N_ I had already posted about the military being sent into government ministries. It is ominous.

          Do you remember the times when we all feared the Generals were going to be in charge?

          In Cameron’s time at the height of the inland terror attacks.

          and earlier, there were tanks at Heathrow in BLiar’s time in 2003 under Blunkett.

          Callaghan as Home Secretary sent the Army into Northern Ireland for Wilson in 1969.

          Weaponry was also deployed on rooftops for the 2012 Olympics.

          So we are always close to homeland military interventions as well as the lethal foreign variety in Iraq, Afghanistan, Libya and Syria in recent years and very many since the end of WW11.

          • N_

            Yep – tanks at Heathrow in 1974.

            At least one Tory MP has now called for a prorogation of Parliament – Desmond Swayne. This doesn’t need a vote in the Commons. The government can lawfully suspend Parliament until April or indeed for as long as it likes, using the royal prerogative.

            “A general election isn’t in the national interest”


            “Parliament is obstructing the will of the people”



          • Sharp Ears

            Goes to show –
            1974: Heathrow was briefly occupied by the Army, ostensibly as a training run in case of possible IRA terrorism. However, in a documentary, The Plot Against Harold Wilson in 2006, Baroness Falkender asserted that the government was not informed in advance. The occupation of Heathrow was privately seen at Number 10 as a warning to Wilson by the Army, or even a dress rehearsal for a coup d’etat.

            ex History of Heathrow Wilipedia

          • fwl

            Re: miscellaneous rambling thoughts re coups both military and parliamentary:

            I had also been thinking back over Wilson / Lady Falkender’s comments about 1974 and 1968.

            Elements of a successful coup would presumably require:

            1 Civil Service – cabinet
            2 Airports
            3 Ports
            4 Media

            (& i Army & ii police to play ball).

            4 Media generally play ball anyway.
            3 Portsmouth to have increased importance, but doesn’t necessarily mean anything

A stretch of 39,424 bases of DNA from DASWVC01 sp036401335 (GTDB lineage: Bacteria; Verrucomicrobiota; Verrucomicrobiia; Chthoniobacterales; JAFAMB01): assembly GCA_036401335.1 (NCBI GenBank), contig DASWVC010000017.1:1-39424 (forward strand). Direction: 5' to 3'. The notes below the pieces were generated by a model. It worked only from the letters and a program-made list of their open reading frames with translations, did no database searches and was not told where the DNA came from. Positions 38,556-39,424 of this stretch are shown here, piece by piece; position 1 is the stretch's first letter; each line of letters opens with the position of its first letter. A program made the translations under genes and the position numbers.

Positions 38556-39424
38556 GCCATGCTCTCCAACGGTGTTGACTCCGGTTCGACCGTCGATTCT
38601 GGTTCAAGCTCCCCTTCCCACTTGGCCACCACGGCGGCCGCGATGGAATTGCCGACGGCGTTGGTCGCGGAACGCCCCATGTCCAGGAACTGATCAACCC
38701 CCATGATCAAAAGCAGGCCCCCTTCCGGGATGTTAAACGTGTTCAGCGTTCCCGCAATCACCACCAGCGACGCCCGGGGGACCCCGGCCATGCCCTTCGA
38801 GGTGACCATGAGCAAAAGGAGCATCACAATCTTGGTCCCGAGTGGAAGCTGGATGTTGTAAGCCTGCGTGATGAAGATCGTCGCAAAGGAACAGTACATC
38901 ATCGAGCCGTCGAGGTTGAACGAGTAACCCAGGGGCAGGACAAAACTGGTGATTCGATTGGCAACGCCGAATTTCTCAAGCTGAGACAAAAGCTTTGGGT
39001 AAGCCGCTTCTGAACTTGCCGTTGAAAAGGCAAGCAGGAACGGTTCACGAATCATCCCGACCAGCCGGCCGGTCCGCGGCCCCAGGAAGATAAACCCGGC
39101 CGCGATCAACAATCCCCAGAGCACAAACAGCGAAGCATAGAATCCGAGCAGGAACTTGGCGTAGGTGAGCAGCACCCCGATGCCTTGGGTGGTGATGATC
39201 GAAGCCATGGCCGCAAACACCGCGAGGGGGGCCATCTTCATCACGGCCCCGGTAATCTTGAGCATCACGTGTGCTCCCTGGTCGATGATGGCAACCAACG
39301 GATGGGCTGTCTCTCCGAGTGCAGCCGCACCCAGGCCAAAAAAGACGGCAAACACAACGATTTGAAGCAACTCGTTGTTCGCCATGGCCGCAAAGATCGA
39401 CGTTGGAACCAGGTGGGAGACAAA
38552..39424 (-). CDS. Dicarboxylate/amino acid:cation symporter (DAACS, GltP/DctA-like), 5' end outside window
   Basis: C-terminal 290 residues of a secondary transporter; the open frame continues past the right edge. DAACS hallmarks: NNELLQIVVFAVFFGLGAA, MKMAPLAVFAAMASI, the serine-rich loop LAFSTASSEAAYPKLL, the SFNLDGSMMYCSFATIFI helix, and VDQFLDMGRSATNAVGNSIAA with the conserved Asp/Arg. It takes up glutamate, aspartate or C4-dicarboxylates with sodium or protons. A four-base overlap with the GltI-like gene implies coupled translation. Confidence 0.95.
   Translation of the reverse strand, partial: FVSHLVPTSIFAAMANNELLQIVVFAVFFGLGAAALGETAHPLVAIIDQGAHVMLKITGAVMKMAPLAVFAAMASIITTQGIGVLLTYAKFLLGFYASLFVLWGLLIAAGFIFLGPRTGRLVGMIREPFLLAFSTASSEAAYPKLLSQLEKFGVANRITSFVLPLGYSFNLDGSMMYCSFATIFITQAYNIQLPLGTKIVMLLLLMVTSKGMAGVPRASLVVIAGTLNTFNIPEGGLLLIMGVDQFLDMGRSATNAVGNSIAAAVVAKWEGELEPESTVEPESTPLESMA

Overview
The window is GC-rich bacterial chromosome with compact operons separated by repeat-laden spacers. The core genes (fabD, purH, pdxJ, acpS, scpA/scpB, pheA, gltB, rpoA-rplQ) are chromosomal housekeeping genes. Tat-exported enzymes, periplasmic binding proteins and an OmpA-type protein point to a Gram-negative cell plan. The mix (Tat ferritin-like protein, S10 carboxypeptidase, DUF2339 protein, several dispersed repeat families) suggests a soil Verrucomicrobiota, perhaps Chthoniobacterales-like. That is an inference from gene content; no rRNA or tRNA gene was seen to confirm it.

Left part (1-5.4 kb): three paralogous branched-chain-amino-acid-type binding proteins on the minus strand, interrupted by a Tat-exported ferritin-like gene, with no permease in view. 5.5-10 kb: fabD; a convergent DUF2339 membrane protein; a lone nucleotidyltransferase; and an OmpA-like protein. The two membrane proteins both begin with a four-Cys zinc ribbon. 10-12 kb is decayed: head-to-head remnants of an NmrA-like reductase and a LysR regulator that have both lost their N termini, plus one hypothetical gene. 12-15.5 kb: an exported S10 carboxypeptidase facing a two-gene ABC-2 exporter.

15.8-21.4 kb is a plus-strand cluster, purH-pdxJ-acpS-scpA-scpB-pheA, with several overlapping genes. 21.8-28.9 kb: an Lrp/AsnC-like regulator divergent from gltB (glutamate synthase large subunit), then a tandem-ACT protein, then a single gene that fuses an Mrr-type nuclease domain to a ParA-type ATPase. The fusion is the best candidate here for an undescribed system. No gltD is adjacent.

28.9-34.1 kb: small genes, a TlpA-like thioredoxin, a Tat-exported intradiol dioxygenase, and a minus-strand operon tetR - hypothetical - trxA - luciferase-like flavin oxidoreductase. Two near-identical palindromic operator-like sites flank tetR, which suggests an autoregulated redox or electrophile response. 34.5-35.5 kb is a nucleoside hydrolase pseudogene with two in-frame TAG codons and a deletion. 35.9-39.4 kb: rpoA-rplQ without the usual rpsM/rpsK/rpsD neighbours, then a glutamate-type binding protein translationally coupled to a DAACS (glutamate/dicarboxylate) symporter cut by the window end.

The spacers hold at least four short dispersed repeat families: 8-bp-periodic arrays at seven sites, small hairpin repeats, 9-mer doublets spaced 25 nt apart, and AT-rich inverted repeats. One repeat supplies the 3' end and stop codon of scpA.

2 Bizarre recent events at Gatwick, but don’t necessarily mean anything.
            1 Apparently we have an unusual choice for the Cabinet Secretary with a security background as opposed to a Treasury background, but that obviously doesn’t necessarily mean anything.

            These do not necessarily add up to anything. They are just curiosities.

            Of course there would also need to be a 5th factor namely an acquiescent Crown and I can’t see the Queen playing ball in the same way as your average jobbing news hound. So – God Save the Queen.

            Of course last week’s parliamentary coup is all the more subtle and of potential interesting long(or not so long?) term effect because by introducing a means for backbenchers to introduce legislation it may enhance Labour’s election chances. It creates a precedent to neuter a weak government i.e. legislation and control for back benchers would allow Blairites to influence legislation and override a Jeremy Corbyn / Momentum Gov. This would be quite a curious phenomena and presumably would not last for long, but in so far as it comes to pass it should at least allow Corbyn to experience the curious world in which May finds herself of being in nominal charge (like a newly qualified teacher) whilst those who are meant to be mere back bench pawns (children in class) run rings around her / him.

            Possibly some wavering new labour types might be willing to vote for such a scenario if they think it gives them a check on a Momentum Gov. Have Dominic Grieve and Bercow helped open the door to a labour administration…….

    • michael norton

      Jean-Claude Juncker and Donald Tusk, the E.U.’s most senior officials, co-signed a letter to Mrs. Theresa may offering her a chance to let things “hang” until 31/07/2019.

  • Vivian O'Blivion

    What chance a united Ireland this decade? Not much I suspect, but if things change they will change fast.